I get that a lot. Apparently I can be a bit dense.

The option still exists to use the LFE inputs of the BP9040s and treat them like actual subs. Can't do the optimal positioning thing, but you certainly can use the powered subs, even if you apply a high-pass filter to the speakers. And as a rule of thumb, 3 subs are better than 1, even if two of the subs are co-located with the speakers and not as capable as the optimally positioned sub.

Not saying that there aren't a gazzillion other options and approaches out there, obviously I'm aware of the existence of many other speakers and subs and approaches to putting together a good system. Anyhow, I'm not gonna review the BP9040s here but so far my experience with 'em (and I'm using subs including the SVS PB16-Ultra with 'em) is that they deliver performance in line with their price. Also, aesthetically they are winners.

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post #10 of 50 Old 02-14-2017, 06:23 AM
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Originally Posted by imagic View Post
Sure, but the option still exists to use the LFE inputs of the BP9040s and treat them like actual subs. Can't do the optimal positioning thing, but you certainly can use the subs, even if you apply a high-pass filter to the speakers. And as a rule of thumb 3 subs are better than 1, even if two of the subs are co-located with the speakers.

Not saying that there aren't a gazzillion other options out there, obviously I'm aware of the existence of many other speakers and subs and approaches to putting together a good system. Anyhow, I'm not gonna review the BP9040s here but so far my experience with 'em (and I'm using subs) is that they deliver performance in line with their price.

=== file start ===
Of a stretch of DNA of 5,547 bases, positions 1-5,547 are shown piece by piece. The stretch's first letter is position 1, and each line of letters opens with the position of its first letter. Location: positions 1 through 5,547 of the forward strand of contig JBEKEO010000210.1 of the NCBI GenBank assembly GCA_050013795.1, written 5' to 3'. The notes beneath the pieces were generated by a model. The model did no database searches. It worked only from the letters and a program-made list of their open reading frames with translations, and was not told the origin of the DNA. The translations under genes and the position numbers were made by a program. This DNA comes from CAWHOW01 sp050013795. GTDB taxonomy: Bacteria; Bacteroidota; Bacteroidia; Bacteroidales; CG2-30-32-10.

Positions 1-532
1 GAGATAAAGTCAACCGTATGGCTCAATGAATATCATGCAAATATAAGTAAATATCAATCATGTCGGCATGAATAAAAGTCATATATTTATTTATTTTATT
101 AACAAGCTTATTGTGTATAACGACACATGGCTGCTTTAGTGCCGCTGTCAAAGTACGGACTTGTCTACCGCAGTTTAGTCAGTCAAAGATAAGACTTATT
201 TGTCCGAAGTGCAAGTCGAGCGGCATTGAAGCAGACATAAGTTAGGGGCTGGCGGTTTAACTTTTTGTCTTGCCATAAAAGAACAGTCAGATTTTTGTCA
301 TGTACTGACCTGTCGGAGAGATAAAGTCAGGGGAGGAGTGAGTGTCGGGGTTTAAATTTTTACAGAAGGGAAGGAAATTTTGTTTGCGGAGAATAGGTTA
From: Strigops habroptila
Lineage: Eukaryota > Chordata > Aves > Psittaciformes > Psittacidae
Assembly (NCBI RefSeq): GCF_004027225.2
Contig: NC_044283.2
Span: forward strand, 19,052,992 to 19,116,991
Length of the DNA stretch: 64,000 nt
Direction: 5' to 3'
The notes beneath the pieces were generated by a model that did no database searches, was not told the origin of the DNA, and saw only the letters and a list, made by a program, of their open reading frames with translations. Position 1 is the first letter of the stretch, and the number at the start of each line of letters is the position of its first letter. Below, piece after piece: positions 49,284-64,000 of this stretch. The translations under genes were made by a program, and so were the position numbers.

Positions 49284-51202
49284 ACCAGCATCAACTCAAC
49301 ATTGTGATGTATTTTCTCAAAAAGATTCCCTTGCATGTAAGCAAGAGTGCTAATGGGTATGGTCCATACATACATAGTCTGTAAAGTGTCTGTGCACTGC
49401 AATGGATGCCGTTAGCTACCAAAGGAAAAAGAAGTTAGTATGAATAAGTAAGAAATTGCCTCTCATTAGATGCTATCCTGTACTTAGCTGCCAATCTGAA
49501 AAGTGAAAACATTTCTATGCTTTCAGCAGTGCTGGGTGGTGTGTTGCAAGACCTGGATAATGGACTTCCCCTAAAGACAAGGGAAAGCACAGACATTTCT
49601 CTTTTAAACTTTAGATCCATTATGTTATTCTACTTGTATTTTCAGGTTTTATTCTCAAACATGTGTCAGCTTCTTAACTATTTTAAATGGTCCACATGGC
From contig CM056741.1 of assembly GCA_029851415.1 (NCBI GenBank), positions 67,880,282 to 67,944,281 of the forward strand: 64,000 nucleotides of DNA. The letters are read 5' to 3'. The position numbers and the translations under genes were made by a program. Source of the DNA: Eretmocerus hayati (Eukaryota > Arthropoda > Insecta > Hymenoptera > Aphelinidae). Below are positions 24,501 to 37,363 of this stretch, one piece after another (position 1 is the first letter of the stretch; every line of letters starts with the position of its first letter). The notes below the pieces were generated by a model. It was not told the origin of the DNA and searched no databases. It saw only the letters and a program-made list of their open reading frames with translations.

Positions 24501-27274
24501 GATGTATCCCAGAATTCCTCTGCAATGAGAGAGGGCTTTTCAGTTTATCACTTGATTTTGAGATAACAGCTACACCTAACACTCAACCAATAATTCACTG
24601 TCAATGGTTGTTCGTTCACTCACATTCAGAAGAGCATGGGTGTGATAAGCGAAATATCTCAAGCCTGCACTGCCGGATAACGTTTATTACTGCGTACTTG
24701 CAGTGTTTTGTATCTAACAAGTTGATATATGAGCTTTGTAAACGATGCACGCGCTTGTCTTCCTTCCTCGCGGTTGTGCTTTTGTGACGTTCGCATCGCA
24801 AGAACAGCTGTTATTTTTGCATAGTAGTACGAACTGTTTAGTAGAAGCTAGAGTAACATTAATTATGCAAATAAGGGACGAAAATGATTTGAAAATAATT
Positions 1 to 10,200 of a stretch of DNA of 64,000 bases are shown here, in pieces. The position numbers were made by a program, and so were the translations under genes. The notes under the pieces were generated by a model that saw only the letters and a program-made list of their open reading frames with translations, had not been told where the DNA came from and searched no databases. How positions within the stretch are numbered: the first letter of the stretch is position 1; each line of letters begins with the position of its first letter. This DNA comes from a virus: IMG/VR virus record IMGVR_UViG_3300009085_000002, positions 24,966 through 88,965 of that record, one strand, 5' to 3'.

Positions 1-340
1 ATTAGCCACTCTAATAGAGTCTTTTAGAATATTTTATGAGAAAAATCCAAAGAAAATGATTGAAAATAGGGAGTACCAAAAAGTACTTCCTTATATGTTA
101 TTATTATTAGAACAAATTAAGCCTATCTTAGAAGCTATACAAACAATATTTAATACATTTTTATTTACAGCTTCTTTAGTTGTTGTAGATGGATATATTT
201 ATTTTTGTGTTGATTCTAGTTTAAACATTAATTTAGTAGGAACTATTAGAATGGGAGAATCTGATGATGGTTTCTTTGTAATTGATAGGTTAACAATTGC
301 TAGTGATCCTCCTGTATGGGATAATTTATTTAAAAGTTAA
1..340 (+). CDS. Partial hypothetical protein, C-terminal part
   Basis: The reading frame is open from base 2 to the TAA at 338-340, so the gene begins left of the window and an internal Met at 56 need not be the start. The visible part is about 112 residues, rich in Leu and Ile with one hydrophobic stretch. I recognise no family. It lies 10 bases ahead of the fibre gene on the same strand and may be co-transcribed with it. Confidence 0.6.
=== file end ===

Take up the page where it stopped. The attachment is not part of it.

Agreed. My point wasn't really intended for you, but for people considering what speakers to buy.
I'm not sure that I'd intentionally go down the road of integrated subs + subs, although it can be made to work well if you find yourself there.

A fair point that it might actually turn out for the best.
Aside from the bipole aspect.
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Quote:
Originally Posted by Jerry Bruckheimer Fan View Post
This is an interesting article. I always wondered if lots of people preferred active speakers with built-in subwoofers in their tower speakers, and if so, did they enjoy having additional external standalone subwoofers to compliment that in their home theater systems. Also, if you got 2 subs in the towers already, would having 2 more external ones add much to the performance? 4 subs is a lot, even if they're small.
I ran a pair of BP7002 for a handful of years with out a separate Subwoofer, didn't sound bad. I decided to sell them and purchase a pair of SVS Pb 2000 subs and reinstall my 20 year old Bp6. To me, the overall sound, mid/low end opened up and have never been happier. The quantity and quality of bass I currently have is not really comparable to the BP 7002.
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post #12 of 50 Old 02-14-2017, 07:12 AM